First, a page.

Friday, November 08, 2013

Milk Club's Amateur Time; Castro Sup. Speaks at Harvey Vigil?

(The handsome and furry Tom Temprano, w/o a sign, climbing into a sleeping bag in October. Credit: Joe Fitzgerald Rodriguez, Bay Guardian.)

After more than three decades of existence, I would think the Harvey Milk Democratic Club of San Francisco would have learned a few professional tricks of the activism and advocacy trade, but after their recent camp-out in Dolores Park I was reminded of how it's amateur time when they organize public actions.

The club's president Tom Temprano pulled together the October 28 park protest in an effort to stop proposed legislation by the Castro's member of the Board of Supervisors, that would close public parks at night. As far as I can tell, the club solely focused on the negative impact of the law on homeless folks, fair enough, and said nothing about homo sex cruisers who are in the public parks after midnight, needed highlighting, in their written materials:

Join us for a sleep-in in one of the finest parks in Supervisor [redacted] District, Dolores Park, as we take a stand against the attack on homelessness, the attack on public access to public spaces and the attack on the San Francisco we have come to know and love. Bring a sleeping bag, a protest sign and a piece of your mind.

(The hard-to-read signs state, left to right, Criminalize those who criminalize the innocent and Outlaw greed, not poverty. Not effective visual messaging. Credit: Jane Philomen Cleland, Bay Area Reporter.)

I went to the event in solidarity with ALL populations affected by and opposed to the legislation, and hoped for a few moments of satisfying organizing and rallying. Should have known that being told to schlep a sign to it was an indication that the protest was not well-organized in terms of messaging, and a too-cool hipster attitude of it's enough to be present, don't bother with effectively using the media with effective visual signage.

We stood around, activists and various media folks, waiting for word about any plan of action and thirty minutes after the appointed starting time, Tom gathered everyone together and he and few others spoke. Ok enough, but I had expected a more solid presser with speakers ready and able to explain how the law would and could be stopped, and what the club was planning to deny the Castro supervisor a second term.

At the Supervisors' meeting on Tuesday, the nighttime park closure legislation passed and now awaits the signature of Mayor Ed Lee making it a new law.

(If you can read the homemade paper signs, please tell me what they say. Credit: Trey Allen, Castro Biscuit.)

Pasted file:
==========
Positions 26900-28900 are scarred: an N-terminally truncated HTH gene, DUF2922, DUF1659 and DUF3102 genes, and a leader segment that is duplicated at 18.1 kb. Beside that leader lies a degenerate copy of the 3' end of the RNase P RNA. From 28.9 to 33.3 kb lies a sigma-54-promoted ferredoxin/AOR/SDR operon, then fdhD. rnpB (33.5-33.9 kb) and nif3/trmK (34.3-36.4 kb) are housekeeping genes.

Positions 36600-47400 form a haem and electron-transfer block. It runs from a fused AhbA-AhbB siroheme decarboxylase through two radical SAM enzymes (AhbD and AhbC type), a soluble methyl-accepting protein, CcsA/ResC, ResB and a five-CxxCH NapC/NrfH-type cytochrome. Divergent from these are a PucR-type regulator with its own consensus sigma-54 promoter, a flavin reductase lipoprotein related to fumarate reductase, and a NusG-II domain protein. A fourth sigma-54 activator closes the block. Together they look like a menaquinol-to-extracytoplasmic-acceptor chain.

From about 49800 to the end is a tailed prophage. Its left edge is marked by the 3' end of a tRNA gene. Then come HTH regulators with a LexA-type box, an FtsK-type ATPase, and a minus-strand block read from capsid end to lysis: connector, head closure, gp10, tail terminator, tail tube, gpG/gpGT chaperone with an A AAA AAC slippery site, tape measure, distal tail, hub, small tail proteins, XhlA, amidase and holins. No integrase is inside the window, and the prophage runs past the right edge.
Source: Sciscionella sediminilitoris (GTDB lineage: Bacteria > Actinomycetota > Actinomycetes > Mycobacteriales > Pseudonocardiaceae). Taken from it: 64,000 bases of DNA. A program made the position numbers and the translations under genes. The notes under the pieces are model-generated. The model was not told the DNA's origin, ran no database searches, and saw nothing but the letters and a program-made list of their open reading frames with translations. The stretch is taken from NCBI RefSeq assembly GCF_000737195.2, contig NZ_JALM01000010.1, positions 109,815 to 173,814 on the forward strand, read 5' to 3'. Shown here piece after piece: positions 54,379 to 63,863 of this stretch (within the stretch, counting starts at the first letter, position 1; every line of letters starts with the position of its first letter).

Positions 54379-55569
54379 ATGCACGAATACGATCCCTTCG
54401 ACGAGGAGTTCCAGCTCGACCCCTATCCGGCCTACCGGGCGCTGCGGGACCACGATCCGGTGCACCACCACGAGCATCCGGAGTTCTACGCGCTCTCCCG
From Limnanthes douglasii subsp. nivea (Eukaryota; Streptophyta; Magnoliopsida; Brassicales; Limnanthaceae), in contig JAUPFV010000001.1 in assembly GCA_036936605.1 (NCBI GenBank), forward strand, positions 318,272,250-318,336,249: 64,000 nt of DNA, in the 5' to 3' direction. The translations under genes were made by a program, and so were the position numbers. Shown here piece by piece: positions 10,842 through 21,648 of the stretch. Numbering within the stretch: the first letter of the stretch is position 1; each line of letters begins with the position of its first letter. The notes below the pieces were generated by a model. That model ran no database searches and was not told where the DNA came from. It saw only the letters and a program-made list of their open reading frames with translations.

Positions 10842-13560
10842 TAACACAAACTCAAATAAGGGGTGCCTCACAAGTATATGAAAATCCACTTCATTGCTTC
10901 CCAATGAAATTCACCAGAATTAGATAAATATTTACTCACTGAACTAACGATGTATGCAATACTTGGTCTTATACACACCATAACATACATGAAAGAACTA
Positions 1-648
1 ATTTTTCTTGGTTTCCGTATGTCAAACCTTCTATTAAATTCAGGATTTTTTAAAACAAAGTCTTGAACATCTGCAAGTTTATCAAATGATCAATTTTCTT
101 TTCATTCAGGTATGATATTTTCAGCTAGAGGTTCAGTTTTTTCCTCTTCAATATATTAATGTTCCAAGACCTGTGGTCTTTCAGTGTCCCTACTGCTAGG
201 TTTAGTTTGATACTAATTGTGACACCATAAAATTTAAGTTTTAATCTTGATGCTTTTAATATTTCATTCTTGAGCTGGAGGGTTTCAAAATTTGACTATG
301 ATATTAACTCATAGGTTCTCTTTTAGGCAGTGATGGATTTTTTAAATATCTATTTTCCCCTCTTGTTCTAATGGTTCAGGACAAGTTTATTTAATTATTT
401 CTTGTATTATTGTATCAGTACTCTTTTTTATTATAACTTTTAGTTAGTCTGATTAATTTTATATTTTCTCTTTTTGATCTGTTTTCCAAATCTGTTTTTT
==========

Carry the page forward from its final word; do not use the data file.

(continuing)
The Milk Club does want to get a new District 8 supervisor, right? After three years of the current seat-holder polarizing his district, the LGBT community and the City? Yes? Well, I sure as hell didn't get that impression at the park protest and don't see the club's leaders and members seriously laying plans to elect a progressive to Harvey Milk's old seat at City Hall.

At the club's annual Harvey Milk/George Moscone candlelight vigil in November 2011, after eleven divisive months and much kowtowing to business interests, not to mention much anger and consternation and opposition at the club, Supervisor [redacted] was given mic-time at an event totally controlled by the club. He faced no social and political opprobrium for his infuriating short time in office, which included siding with MUMC to deny the public access to the rainbow flag pole at the former public Harvey Milk Plaza.

I won't be surprised when the supervisor again speaks at the Milk Club's vigil on November 27 at Harvey Milk Plaza, just as I am not surprised that the club never kept it's promise to advocate to reclaim that plaza and equal access and community control of the iconic flagpole.

(Stolichnaya vodka dumped in New York City in August. Credit: Joe Tabacca, NY Daily News.)

(San Francisco activists also dumped Stoli in August. Credit: Bill Wilson.)

(Activists protest the opening of the Met Opera's season in October. Credit: Queer Nation NY.)

These three gay Russia related photos amply illustrate what professional, targeting and effective activist messaging is all about. Posters that clearly spell out a to-the-point message in the photos, that don't require a detailed caption to explain the photo and the people are calling attention to.

They same should be said about the Milk Club signs at the park protest and the images that got into the press and on blogs.

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